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IMMUTABILITY is the most striking characteristic of the East: from the ancient strife of Cain and Abel, to the present struggle between the Crescent and the Cross, its people remain in their habits of thought and action less changed than the countries they inhabit. The fertile Vale of Siddim has become the coffin of the Dead Sea, and the barriers of the Nile have rolled down from Ethiopia to the Delta; but the patriarch still "sits at the door of his tent on the Plain of Mamré," and the Egyptian still cultivates his river-given soil in the manner practised by the subjects of the Pharaohs.

Elsewhere, we can but dimly discern the actors and the scenery of the Elder World through the curtain of obscurity drawn over it by Time; but here, the Past is so faithfully reflected in the Present, that the drama of ancient life seems never interrupted. While we look upon the very scenes wherein Paradise was Lost and was Regainedwhere the Pyramids and Karnac rose, and still vindicate their early fame-we find that scenery still peopled by the Ishmaelite and the stranger still received by Sheikhs of Abraham's fashion, who feast him on the fare that was set before the Angels.

This identity of the Present with the Past lends a solemnity to the former, and a vitality to the latter, that no other country can inspire; while the contrasted tumult and fever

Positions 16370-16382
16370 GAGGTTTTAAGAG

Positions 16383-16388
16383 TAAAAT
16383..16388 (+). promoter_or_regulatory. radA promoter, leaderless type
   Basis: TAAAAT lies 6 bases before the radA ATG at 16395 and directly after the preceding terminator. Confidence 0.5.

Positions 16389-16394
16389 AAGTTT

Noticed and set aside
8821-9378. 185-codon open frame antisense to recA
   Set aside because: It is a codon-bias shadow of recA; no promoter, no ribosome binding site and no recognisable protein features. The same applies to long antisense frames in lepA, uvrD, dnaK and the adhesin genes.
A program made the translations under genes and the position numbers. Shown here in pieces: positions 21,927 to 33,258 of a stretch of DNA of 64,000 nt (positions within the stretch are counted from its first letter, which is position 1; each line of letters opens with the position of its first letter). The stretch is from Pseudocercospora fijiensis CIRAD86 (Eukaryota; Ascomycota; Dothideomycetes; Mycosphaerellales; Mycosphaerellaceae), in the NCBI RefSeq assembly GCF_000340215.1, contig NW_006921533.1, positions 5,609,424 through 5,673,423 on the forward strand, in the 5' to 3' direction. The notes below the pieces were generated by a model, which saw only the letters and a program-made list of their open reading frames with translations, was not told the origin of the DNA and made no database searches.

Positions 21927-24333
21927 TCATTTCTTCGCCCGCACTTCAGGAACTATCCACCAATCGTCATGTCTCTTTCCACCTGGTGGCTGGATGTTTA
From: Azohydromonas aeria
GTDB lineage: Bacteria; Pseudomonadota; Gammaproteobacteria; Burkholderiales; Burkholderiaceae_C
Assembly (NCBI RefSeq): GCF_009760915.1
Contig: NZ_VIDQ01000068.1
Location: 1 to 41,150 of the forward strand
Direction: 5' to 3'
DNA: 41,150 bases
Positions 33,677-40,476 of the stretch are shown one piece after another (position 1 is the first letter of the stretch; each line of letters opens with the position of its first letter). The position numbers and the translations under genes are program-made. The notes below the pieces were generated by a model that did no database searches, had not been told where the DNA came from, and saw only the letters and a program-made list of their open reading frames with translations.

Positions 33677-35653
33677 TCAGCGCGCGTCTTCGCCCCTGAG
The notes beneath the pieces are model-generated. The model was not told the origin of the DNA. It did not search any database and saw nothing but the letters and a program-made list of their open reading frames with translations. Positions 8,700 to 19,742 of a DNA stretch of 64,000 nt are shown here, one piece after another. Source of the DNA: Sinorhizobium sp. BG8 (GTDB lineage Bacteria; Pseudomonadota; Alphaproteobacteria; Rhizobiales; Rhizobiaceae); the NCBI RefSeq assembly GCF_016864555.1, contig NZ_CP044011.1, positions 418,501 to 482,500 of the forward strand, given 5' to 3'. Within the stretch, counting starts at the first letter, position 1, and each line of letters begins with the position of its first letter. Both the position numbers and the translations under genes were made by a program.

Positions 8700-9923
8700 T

of European life, with the silence and repose of the East, resembles that which we experience in passing from the gay and turbulent thoroughfares of Naples to the desolate beauty of Pompeii. The transition strikes forcibly on the imagination, and invests Oriental travel with a peculiar charm.

Nor is it only antiquity, piety, or scholastic lore that lends to the East so powerful an interest: the variety that strikes upon the senses-the delicious climate, scarcely obtained in our conservatories-the wild animals, only known to our menageries, and the wayside flowers, that rival our most choice exotics-all these are pleasant incidents in the pastoral mode of life. In the cities there is that appearance of something secret and suppressed, which stimulates curiosity and adventure-there is the mystery that envelopes woman-the romance of every-day life-the masquerading-looking population-politics and manners of the time of Moses, Saracen society, cloudless days, and Arabian nights.

By such experiences, the traveller will probably find his perceptions excited, and his faculties developed; while his sympathies are expanded, and awakened

"To all that is enjoyed where'er he goes,
And all that is endured."

The best of all this is, that he becomes, perhaps, more catholic-hearted; and the worst is, that perhaps he turns author, and finds a difficulty in accounting to his readers for assuming such a character: for we seem to have writers on the East sufficient in number, and of all descriptions; from the high-born lady to the hardy Burkhardtfrom the massive prose of Robinson, to the genial poetry

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